From the Guardian (October 17)
It is a measure of how bad things are on both sides of the Rhine when François Hollande goes public on his exasperation with Angela Merkel.
In his interview with the Guardian and other European newspapers, the French president delivered a catalogue of complaints about the German chancellor’s prescriptions for resolving the euro crisis.
There is nothing unusual about frictions and poor chemistry between French and German leaders, despite the entrenched, deeply embedded relationship that is much more “special” than fond British ideas of the transatlantic axis.
Merkel and Hollande’s predecessor, Nicolas Sarkozy, worked together, but were scathing about one another in private. Every Franco-German couple going back to Konrad Adenauer and Charles de Gaulle displayed similar symptoms of being caught in a love-hate affair. But they kept it private.
The usual pattern for these big EU summits is that Berlin and Paris get together on the eve of the meeting and deliver a common position that forms the basis for a summit deal.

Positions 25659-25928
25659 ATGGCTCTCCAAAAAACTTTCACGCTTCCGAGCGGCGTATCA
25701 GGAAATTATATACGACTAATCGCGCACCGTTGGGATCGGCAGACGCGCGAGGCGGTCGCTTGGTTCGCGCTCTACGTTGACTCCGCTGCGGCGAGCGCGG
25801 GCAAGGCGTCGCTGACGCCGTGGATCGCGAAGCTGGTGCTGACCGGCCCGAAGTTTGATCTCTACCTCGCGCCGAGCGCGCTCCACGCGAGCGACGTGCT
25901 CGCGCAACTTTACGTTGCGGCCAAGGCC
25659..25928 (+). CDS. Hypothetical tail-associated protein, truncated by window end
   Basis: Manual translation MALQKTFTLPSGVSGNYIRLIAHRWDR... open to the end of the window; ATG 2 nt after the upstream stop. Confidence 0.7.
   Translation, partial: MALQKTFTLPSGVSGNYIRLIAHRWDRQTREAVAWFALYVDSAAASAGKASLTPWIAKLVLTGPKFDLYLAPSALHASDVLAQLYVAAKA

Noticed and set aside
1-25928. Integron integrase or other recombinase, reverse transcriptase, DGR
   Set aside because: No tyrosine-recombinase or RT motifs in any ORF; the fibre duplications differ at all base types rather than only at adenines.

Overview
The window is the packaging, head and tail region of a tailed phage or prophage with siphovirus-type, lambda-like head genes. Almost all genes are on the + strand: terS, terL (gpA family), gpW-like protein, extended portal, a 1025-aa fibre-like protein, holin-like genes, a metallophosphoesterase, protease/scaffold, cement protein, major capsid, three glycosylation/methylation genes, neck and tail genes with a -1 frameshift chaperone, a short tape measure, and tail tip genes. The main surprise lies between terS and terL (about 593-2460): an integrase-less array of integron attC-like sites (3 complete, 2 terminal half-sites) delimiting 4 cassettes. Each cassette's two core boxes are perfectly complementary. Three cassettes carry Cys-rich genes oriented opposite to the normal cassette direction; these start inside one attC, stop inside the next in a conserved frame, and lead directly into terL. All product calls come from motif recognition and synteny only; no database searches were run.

Things could hardly be more different this time. The French leader has delivered a salvo of criticisms at the Germans just before the EU’s leaders gather in Brussels for the first time since June.
The French leader’s move is bold and all the more unexpected for being so public. It’s also risky. He clearly feels Merkel is not listening to him and other key crisis leaders, such as Mario Monti in Italy or Mariano Rajoy in Spain. He also seems to be blaming Berlin for 30 months of prevarication and dithering on the crisis, wasting a lot of time, and then disguising its reluctance to act by presenting grandiose ambitious schemes for the EU that would take a decade to realise.
These criticisms of Merkel are common currency in Brussels and the capitals of the EU. But they acquire a new weight when delivered in public from the Elysée Palace. There are many who will cheer, and not only in Athens, Madrid or Rome.
Recession is the bigger problem, not budget deficits and debt, Hollande contends. Enough austerity, it is killing rather than curing. German attacks on the European Central Bank because of its new interventionism are misplaced and wrong, the French leader charges. Germany, too, can help to rebalance the European economy by boosting domestic demand through pay rises and tax cuts, he adds.